At the Maria School, attached to the monastery with sisters from the South, carnival was actively celebrated with a real parade. I was dressed as a peanut Chinese (1962), a shoebox with peanuts in front of my belly, my pyjamas on, a long braid on my back and a cone-shaped hat of cardboard. I had never seen them walk like this and felt a bit ridiculous, but in the meantime I could of course have a peanut every now and then and it was a lot more interesting than peasant girl with an older sister's wide skirt tied around my waist, a diaper around my shoulders and a crepe paper cap from the year before. My mother was quite inventive to get all her children (14) to participate by simple means. From Phons Bakx's book I understood that the first Chinese, who came to conquer the world, really started this way, at stations shouting loudly peanut, peanut, lekka, lekka. It was only much later that everywhere the Chinese restaurants, laundries and sewing studio’s came about.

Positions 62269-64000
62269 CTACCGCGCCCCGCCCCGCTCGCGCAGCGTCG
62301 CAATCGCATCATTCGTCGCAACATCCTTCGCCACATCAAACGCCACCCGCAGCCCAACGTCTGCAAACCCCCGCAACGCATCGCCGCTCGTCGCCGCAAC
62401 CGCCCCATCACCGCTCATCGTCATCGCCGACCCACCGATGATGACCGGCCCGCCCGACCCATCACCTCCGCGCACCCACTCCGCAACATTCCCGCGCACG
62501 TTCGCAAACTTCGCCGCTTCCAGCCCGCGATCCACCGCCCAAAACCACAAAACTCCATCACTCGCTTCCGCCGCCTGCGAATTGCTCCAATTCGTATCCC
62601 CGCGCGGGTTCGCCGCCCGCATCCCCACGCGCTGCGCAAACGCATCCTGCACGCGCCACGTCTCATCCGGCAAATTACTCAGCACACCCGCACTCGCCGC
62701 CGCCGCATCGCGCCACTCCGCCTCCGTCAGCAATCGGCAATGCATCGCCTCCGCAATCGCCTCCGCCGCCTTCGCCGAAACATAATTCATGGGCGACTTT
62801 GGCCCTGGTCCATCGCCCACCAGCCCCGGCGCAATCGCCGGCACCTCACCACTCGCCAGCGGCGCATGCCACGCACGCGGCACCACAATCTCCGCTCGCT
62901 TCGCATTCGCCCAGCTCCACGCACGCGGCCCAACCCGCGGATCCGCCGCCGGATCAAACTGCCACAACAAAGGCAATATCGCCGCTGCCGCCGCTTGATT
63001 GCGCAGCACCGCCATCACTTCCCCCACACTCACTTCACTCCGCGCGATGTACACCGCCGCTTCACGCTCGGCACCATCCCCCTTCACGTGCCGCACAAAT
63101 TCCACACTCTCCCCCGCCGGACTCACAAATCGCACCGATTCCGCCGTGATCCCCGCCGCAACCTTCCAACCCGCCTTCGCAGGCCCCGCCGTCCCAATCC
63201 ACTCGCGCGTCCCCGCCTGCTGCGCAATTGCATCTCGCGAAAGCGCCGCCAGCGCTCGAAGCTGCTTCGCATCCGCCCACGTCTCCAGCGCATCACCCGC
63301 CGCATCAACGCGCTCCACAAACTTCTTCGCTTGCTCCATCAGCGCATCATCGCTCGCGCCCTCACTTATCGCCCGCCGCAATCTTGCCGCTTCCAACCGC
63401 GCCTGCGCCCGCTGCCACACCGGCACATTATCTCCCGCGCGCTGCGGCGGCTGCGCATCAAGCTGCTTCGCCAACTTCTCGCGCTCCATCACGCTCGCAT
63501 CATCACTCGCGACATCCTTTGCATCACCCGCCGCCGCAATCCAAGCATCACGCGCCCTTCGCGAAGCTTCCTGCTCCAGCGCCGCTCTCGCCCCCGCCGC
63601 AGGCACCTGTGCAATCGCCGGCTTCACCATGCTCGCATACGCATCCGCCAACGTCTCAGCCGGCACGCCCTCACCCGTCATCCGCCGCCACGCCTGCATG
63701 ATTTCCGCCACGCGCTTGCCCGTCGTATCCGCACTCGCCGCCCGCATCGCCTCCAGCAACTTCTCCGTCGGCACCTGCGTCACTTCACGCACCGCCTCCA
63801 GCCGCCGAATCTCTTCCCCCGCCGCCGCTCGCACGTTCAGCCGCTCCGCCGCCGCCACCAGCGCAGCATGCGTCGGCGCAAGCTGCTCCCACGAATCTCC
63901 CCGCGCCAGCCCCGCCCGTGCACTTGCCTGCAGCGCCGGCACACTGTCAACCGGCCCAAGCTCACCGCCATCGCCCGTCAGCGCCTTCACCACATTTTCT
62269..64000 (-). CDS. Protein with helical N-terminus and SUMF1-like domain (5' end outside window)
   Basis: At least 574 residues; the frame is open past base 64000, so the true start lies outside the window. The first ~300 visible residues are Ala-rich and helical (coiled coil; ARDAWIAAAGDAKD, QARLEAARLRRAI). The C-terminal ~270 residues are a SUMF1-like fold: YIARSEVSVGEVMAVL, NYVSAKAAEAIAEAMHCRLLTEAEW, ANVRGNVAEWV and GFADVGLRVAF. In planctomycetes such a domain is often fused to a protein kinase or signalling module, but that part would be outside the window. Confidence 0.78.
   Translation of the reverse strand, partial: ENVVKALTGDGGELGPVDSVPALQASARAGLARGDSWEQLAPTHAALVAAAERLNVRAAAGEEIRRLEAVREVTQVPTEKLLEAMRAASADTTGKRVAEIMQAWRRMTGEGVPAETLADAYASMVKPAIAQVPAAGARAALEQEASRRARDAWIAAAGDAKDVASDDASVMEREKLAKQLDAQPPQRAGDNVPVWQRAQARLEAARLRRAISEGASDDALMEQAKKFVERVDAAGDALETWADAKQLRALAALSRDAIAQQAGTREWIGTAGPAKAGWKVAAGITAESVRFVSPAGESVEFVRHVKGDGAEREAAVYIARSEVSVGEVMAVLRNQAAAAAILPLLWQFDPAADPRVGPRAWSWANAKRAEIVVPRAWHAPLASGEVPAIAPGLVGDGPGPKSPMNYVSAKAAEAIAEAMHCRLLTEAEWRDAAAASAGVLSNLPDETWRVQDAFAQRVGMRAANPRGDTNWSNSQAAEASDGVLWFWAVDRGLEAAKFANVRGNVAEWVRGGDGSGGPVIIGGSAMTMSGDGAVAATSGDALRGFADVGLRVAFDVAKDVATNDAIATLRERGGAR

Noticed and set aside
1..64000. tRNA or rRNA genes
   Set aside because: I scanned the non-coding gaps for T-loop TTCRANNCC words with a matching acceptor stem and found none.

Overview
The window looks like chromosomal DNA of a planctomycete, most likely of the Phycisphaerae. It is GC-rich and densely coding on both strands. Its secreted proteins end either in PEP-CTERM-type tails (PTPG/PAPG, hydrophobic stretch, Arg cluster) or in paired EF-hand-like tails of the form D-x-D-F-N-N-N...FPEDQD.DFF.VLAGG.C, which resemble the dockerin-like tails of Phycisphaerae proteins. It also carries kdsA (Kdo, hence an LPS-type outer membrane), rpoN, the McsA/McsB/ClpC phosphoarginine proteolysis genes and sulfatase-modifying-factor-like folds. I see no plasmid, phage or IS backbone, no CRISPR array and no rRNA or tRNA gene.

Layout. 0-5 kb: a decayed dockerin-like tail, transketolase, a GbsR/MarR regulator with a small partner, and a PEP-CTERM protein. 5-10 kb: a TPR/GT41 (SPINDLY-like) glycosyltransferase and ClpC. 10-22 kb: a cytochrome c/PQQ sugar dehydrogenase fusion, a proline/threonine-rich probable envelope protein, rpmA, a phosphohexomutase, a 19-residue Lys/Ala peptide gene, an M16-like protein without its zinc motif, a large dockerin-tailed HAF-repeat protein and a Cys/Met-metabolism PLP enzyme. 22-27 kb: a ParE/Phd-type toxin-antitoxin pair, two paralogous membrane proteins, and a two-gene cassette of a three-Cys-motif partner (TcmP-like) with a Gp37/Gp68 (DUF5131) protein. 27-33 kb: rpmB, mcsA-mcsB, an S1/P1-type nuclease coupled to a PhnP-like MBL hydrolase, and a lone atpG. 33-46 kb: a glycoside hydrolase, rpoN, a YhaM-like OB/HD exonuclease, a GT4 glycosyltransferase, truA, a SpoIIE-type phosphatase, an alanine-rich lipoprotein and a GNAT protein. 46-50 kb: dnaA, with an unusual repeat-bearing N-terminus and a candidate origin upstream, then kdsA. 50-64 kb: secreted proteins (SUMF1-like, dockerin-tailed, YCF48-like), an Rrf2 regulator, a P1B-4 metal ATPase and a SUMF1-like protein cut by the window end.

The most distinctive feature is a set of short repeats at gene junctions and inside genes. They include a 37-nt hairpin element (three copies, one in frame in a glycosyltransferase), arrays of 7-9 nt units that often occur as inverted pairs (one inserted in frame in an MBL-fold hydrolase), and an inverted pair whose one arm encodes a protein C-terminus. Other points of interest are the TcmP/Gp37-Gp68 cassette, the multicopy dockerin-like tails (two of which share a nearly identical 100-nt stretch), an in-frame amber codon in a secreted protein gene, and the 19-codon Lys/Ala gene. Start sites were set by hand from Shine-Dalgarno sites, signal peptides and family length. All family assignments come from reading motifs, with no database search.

In the Middle Ages there were the crusaders, pilgrims and bandits, all connected to religion in one way or another. One went on a pilgrimage out of devotion, but also as penance for one's sins. In Catholicism, the thought of a sin was almost equal to sin itself, coming very close to desire, which was also very wrong. And who didn't need that, the comfort of desire? Escape in fantasy and of course later on suffer from regret and guilt? A pilgrimage was a kind of life insurance for a good afterlife. Earning an indulgence, a step closer to God. And you could do that also for someone else. For example, there were the professional pilgrims, who let themselves be paid by people who could not or would not go themselves, in order to ask a more favour to God in a vicarious way. A matter of investment. And with investments you never know in advance whether actual profit will be achieved. It's always been that way. If you had enough money you could take that risk and let someone else go for you instead, securing a piece of Divine attention never hurts. There were also always pilgrims who undertook such a journey purely out of curiosity and an appetite for adventure. Today it is not different. But society is much more individualistic, people prefer to think for themselves rather than surrender to the certainty of all restrictive religious rules and laws. Though most contemporary pilgrims are also looking for a kind of religious awareness, spirituality and especially for meaning, but not necessarily within this tradition. Their most common age category is around fifty to sixty years old. The moment of reflection, when all kinds of things in your life are already quite fixed; marriage, children, career. Usually there is still enough vitality to give life a new turn, a kind of last chance moment. Choices to consider. A now or never feeling. Time is running out. Many possibilities have already been closed. To have to say goodbye to this is sad as a kind of preparation for the ever closer end, the approaching death. The pragmatic Western man no longer sees death as a new beginning. This awareness of your own finiteness is more likely to worry about. Moreover, the welfare state now largely fulfils the role of charity. Fortunately, hospitality in remote areas still exists, but the population density determines the degree. The present-day tourist, who wanders around for a while only to quickly return to his comfortable home and income, buys himself illusions, which has nothing to do with the nomadic life of vagrants of only a century ago. It is more of a sporty, relatively cheap holiday. And actually I am not much different and I am happy to be able to go out well equipped with water- and windproof clothing and good mountain shoes and that only stray dogs can still be a real danger. In addition, I always have a helpline with my phone. Yet despite these certainties, every time I go on a multi-day hike, I get very nervous before leaving and super proud after returning home. The risks are so much less, but the desires and fears are still the same, just because we are no longer used going into nothingness.